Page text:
Template Letter for LITT Insurance Denial

Laser interstitial thermal therapy (LITT) is an established technique and tool in the surgical treatment of patients with medication-resistant epilepsy.

LITT is not experimental. The US FDA approved the use of MRI guided LITT system for ablation in neurosurgery in 2007. The FDA approval of LITT noted that this technology was well-established in the treatment of soft tissue lesions in other parts of the body. There is a long history of treating epilepsy by ablating brain tissue, and the guidance of LITT with magnetic resonance thermography (MRT) was a significant advance. LITT is also widely used for brain tumor ablation, and considered by many to be the standard of care in appropriately selected patients with epilepsy and/or brain tumors.

MRT-guided LITT and open surgery should both be considered therapeutic options for patients with medial temporal lobe epilepsy and other localization-related epilepsies. The treatment is selected by a multidisciplinary epilepsy team based on clinical factors and the risks, benefits, and tolerability of each approach in a patient-centered approach.

Abundant scientific literature is available on this subject and provided below in the list of references. [1-7]

For these reasons, LITT should be covered by insurance carriers and other third-party payors as a viable alternative to traditional surgical treatment for epilepsy.



1. Shukla, N.D., et al., Laser interstitial thermal therapy for the treatment of epilepsy: evidence to date. Neuropsychiatr Dis Treat, 2017. 13: p. 2469-2475.

2. Kang, J.Y. and M.R. Sperling, Epileptologist's view: Laser interstitial thermal ablation for treatment of temporal lobe epilepsy. Epilepsy Res, 2018. 142: p. 149-152.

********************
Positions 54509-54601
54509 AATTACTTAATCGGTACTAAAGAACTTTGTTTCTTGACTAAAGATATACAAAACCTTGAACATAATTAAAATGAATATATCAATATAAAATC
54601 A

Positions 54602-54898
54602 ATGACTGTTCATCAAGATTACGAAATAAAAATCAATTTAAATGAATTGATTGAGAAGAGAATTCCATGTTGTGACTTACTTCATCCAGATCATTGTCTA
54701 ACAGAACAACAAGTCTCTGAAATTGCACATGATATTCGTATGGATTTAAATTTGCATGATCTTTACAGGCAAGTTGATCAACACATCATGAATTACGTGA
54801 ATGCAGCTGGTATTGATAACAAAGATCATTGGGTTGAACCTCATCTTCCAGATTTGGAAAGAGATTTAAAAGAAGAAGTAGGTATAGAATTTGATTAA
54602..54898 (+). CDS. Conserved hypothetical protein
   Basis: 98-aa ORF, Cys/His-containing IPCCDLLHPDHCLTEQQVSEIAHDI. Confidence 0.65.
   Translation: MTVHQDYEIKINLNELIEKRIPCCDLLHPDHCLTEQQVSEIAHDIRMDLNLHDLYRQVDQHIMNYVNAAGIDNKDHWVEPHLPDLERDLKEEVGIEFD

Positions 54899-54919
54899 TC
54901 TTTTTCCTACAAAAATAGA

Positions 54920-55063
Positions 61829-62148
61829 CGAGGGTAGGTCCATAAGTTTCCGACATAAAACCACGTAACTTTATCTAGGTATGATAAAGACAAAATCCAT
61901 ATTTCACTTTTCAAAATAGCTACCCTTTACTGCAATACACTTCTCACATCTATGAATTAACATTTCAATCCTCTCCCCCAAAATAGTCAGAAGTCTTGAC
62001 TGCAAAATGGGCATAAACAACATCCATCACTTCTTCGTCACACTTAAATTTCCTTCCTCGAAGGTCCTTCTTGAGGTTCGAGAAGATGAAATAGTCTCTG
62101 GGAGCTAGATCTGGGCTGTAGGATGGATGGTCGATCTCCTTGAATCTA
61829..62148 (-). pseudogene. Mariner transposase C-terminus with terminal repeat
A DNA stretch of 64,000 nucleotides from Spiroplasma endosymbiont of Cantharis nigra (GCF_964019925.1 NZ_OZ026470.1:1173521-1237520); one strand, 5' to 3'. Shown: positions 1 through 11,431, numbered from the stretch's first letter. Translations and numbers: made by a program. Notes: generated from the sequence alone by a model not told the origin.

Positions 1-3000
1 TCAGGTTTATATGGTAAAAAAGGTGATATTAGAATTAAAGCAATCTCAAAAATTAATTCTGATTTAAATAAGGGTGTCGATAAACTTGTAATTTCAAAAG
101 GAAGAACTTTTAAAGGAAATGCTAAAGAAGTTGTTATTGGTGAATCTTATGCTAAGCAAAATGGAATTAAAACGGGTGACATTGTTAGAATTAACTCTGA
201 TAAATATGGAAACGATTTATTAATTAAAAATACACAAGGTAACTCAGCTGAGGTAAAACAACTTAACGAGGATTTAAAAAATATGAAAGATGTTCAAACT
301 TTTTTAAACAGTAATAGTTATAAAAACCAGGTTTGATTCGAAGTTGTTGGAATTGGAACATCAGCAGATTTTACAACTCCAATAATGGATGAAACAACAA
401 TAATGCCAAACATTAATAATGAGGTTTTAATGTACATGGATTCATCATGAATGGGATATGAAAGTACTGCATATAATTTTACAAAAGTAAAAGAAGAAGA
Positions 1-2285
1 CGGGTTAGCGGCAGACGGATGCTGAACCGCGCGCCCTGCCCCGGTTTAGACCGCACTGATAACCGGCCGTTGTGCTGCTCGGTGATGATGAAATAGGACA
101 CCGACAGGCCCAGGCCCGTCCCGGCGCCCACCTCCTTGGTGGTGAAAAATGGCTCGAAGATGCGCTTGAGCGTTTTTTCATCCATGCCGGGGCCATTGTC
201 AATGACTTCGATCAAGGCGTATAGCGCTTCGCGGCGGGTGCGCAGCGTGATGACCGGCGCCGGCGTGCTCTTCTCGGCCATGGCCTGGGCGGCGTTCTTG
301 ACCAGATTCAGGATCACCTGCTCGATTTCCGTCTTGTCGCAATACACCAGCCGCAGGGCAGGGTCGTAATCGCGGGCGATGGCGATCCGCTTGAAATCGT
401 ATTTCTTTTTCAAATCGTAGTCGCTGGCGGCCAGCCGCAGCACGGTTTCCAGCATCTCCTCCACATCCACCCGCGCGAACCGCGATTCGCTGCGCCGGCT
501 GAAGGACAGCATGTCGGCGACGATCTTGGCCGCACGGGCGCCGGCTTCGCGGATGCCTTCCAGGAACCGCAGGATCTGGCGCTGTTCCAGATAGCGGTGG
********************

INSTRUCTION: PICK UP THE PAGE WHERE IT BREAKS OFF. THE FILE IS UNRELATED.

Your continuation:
3. Kang, J.Y. and M.R. Sperling, Magnetic Resonance Imaging-Guided Laser Interstitial Thermal Therapy for Treatment of Drug-Resistant Epilepsy. Neurotherapeutics, 2017. 14(1): p. 176-181.

4. Kang, J.Y., et al., Laser interstitial thermal therapy for medically intractable mesial temporal lobe epilepsy. Epilepsia, 2016. 57(2): p. 325-34.

5. Drane, D.L., MRI-Guided stereotactic laser ablation for epilepsy surgery: Promising preliminary results for cognitive outcome. Epilepsy Res, 2018. 142: p. 170-175.

6. Youngerman, B.E., et al., Laser ablation is effective for temporal lobe epilepsy with and without mesial temporal sclerosis if hippocampal seizure onsets are localized by stereoelectroencephalography. Epilepsia, 2018. 59(3): p. 595-606.

7. Drane, D.L., et al., Better object recognition and naming outcome with MRI-guided stereotactic laser amygdalohippocampotomy for temporal lobe epilepsy. Epilepsia, 2015. 56(1): p. 101-13.